Conclusion: This study showed significant hospital variation in postoperative length of ICU stay after MIE. Short ICU stay was associated with shorter overall hospital admission and did not negatively impact short-term surgical outcomes. More selected use of ICU resources could result in a national significant cost reduction.
View Article and Find Full Text PDF

Download full-text PDF

Source
http://dx.doi.org/10.1016/j.ejso.2021.01.005DOI Listing
August 2021

Surgical anatomy of the upper esophagus related to robot-assisted cervical esophagectomy.

Dis Esophagus 2021 Jan 16. Epub 2021 Jan 16.

Department for General, Visceral, Thoracic, Transplant, and Pediatric Surgery, Kurt Semm Center for Minimal Invasive and Robotic Surgery, University Hospital Schleswig Holstein, Kiel, Germany.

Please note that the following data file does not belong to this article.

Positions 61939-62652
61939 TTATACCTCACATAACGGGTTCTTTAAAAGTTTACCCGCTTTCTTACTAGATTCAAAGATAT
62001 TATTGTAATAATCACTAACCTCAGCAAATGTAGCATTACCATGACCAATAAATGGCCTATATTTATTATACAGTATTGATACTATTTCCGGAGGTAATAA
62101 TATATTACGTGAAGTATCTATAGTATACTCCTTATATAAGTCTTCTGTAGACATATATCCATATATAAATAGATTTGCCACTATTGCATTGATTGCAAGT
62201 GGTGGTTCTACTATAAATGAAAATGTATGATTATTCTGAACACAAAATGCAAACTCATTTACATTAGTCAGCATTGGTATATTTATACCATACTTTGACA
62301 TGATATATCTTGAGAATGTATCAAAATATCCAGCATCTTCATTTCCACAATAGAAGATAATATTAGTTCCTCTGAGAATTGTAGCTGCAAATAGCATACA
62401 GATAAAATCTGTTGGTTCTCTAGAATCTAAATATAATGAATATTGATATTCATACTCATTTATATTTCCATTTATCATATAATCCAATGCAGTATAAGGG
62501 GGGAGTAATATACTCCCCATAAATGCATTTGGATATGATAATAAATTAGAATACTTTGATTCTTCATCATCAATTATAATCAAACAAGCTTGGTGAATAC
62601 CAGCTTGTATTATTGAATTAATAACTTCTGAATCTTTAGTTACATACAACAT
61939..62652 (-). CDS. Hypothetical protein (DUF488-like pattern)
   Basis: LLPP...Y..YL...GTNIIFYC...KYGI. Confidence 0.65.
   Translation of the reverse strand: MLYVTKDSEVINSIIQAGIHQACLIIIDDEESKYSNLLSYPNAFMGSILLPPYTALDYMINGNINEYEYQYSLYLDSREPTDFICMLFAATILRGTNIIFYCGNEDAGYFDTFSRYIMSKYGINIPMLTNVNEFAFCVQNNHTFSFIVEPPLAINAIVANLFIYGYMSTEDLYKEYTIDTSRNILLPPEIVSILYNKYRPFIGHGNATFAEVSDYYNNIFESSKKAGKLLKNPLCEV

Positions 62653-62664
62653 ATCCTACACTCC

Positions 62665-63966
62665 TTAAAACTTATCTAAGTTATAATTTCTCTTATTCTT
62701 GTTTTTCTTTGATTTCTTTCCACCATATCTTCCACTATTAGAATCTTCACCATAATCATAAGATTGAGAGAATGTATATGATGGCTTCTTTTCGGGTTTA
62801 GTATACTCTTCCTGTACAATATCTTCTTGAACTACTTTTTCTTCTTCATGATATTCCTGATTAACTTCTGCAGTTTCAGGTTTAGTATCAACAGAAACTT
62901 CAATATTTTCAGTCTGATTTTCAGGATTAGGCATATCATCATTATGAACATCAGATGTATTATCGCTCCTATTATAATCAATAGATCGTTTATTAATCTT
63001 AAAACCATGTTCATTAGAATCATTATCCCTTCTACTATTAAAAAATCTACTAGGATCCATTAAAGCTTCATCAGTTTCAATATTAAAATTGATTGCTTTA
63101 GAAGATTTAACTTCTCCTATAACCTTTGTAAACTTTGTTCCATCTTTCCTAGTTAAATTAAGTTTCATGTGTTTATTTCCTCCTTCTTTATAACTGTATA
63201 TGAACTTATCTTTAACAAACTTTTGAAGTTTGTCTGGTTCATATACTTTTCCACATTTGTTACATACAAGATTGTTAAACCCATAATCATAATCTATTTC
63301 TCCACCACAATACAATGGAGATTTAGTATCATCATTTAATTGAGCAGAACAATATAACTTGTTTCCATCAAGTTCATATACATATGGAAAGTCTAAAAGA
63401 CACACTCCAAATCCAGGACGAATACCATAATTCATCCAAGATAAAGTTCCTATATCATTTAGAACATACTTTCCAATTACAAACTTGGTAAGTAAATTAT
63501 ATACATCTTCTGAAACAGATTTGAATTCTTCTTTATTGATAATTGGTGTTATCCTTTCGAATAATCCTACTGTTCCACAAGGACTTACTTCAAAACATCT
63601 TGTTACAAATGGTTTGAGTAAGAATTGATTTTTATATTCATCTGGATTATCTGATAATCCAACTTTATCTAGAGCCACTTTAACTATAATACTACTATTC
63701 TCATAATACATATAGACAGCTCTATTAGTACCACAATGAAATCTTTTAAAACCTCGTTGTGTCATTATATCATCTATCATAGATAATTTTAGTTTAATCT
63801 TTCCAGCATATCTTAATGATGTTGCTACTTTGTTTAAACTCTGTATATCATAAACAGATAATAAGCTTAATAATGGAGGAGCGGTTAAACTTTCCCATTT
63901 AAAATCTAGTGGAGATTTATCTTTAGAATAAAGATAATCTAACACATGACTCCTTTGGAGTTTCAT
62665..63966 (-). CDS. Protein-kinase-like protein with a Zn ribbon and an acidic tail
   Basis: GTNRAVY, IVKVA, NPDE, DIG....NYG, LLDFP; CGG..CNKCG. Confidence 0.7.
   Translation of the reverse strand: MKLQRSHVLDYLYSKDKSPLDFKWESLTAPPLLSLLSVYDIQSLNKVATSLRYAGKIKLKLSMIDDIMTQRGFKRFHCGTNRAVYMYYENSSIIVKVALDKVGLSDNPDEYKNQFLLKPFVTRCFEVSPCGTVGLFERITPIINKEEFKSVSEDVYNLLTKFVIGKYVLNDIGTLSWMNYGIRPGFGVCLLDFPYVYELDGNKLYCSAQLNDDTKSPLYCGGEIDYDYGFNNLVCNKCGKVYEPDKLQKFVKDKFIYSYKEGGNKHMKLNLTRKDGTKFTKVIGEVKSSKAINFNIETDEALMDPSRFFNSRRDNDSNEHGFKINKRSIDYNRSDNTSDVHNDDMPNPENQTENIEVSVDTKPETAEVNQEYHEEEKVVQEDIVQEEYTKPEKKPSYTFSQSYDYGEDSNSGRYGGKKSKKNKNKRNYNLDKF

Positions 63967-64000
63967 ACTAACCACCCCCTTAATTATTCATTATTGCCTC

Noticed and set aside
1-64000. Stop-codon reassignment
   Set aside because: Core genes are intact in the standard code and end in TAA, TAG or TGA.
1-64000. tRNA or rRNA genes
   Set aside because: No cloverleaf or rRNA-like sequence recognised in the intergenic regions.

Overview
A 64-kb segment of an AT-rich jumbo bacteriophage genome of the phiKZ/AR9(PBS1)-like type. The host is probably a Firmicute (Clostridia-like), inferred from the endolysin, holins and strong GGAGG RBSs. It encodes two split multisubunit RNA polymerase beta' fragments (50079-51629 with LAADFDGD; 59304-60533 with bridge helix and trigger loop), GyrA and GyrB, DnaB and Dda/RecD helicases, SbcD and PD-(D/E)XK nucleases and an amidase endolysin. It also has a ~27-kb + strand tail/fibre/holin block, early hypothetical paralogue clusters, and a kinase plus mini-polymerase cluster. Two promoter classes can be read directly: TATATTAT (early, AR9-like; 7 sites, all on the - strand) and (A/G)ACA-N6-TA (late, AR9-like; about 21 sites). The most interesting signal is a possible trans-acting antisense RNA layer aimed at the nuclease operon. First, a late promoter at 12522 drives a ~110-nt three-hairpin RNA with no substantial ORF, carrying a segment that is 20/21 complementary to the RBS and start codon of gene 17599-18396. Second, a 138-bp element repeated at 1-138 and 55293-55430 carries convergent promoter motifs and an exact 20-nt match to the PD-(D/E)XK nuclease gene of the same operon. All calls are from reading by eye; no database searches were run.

Robot-assisted cervical esophagectomy (RACE) enables radical surgery for tumors of the middle and upper esophagus, avoiding a transthoracic approach. However, the cervical access, narrow working space, and complex topographic anatomy make this procedure particularly demanding. Our study offers a stepwise description of appropriate dissection planes and anatomical landmarks to facilitate RACE. Macroscopic dissections were performed on formaldehyde-fixed body donors (three females, three males), according to the surgical steps during RACE. The topographic anatomy and surgically relevant structures related to the cervical access route to the esophagus were described and illustrated, along with the complete mobilization of the cervical and upper thoracic segment. The carotid sheath, intercarotid fascia, and visceral fascia were identified as helpful landmarks, used as optimal dissection planes to approach the cervical esophagus and preserve the structures at risk (trachea, recurrent laryngeal nerves, thoracic duct, sympathetic trunk). While ventral dissection involved detachment of the esophagus from the tracheal cartilage and membranous part, the dorsal dissection plane comprised the prevertebral compartment harboring the thoracic duct and right intercosto-bronchial artery. On the left side, the esophagus was attached to the aortic arch by the aorto-esophageal ligament; on the right side, the esophagus was bordered by the azygos vein, right vagus nerve, and cardiac nerves. The stepwise, illustrated topographic anatomy addressed specific surgical demands and perspectives related to the left cervical approach and dissection of the esophagus, providing an anatomical basis to facilitate and safely implement the RACE procedure.